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The approximately 600-mile Atlantic Coast Pipeline is designed to make our region energy sure by connecting us to an abundant supply of affordable, cleaner-burning natural gas.

Pipeline delays leave workers in a bind

Pipeline delays leave workers in a bind

PLEASANT HILL, North Carolina – Recently Jamie Meadows, a construction worker on the 600-mile Atlantic Coast Pipeline, was thrilled to be able to have a job fairly close to his home and his family.

But then the pipeline was put on pause due to delays in the courts—delays that have put the future of the pipeline and those depending on it up in the air.

We talked to Jamie about the pipeline and how the work stoppage has affected his family.

Q: How did it feel to get a job with the ACP?

A: Where I’m from, you’ve got to move out of the area before you can find anything to do. Jobs in the area where we used to live are pretty much nonexistent. It felt good [working close to home]. Close as I think I’d been to home in several years.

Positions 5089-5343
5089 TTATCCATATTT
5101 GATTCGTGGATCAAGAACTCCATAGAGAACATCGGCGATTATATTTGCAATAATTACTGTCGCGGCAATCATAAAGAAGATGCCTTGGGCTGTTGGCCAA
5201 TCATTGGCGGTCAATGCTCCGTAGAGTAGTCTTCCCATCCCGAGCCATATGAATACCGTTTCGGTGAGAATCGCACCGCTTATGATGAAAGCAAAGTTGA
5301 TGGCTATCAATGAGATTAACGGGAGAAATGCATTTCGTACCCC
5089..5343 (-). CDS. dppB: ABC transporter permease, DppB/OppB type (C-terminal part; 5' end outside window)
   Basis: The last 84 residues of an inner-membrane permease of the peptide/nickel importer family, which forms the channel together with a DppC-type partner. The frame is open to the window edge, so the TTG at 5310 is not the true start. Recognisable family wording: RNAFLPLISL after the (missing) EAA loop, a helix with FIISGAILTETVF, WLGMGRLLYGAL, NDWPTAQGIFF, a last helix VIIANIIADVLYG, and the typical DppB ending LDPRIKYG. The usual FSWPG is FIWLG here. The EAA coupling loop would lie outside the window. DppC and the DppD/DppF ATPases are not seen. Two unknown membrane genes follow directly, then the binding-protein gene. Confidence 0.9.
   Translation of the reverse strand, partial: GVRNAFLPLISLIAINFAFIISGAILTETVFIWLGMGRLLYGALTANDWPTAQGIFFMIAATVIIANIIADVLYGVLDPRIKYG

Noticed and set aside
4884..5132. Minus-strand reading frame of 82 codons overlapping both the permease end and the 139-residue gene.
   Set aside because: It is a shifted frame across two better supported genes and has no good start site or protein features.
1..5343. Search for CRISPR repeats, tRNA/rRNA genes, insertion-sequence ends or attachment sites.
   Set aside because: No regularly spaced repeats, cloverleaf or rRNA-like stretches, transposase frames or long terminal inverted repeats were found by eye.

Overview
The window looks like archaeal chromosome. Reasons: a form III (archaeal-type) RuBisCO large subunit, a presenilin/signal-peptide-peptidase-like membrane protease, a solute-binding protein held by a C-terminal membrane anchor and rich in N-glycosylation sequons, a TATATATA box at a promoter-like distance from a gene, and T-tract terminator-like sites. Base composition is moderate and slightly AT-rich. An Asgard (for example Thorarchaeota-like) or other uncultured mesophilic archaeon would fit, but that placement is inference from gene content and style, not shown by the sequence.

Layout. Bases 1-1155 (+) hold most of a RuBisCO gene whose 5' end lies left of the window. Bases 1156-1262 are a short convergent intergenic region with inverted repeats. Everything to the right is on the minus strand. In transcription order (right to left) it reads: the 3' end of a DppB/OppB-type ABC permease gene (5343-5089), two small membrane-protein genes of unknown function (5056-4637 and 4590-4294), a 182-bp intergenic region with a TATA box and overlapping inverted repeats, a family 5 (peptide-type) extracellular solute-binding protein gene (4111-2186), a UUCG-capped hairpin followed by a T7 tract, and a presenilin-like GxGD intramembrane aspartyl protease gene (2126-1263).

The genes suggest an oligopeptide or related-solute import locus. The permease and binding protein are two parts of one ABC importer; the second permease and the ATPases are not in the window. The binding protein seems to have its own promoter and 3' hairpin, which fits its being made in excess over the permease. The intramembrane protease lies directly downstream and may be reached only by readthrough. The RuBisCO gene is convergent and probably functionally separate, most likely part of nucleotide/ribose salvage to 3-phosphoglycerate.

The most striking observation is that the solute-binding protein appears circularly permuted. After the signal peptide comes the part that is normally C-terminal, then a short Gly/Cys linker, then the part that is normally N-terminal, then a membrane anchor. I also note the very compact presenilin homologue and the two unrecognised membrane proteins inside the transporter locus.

A couple years ago, I was home two times in one year. So it can be several months in between times of seeing family ….

[But] working locally, you’re around your neighbors a lot more, you’re around your family a lot more. You’re basically right there in your own back yard.

Q: Talk to me about how these court delays on the project have impacted you and your family.

A: Well, my wife and I both work on the ACP. Being laid off, it’s our source of income, it’s a job we had depended upon for the next year or so. So everything planned pretty much had to be re-planned.

You don’t know whether to try to find a job that’s going to take you farther from home, or if you want to wait to see what happens. I’d much rather wait and be able to go right back to work, right here close.

Q: Do you think that the public, in general, is aware of how this ends up impacting workers like yourself and your families?

A: I don’t think they are. You got families that are leaving the area to try to find work—they can actually stay now. It’s not just the pipeline jobs that it affects, or the compression station jobs. It’s the actual community, because of the stores that supply those people. So it’s a trickle-down, all the way through.

Q: If you could say something to the folks who are holding this thing up in the courts, what would you want to tell them?

A: Well, it’s kind of aggravating because everybody out there that is against it, are using the final product [natural gas] in one form or another. And they are fighting against something that they pretty much use every day.

Let’s stop the delays and build the ACP.


Build the ACP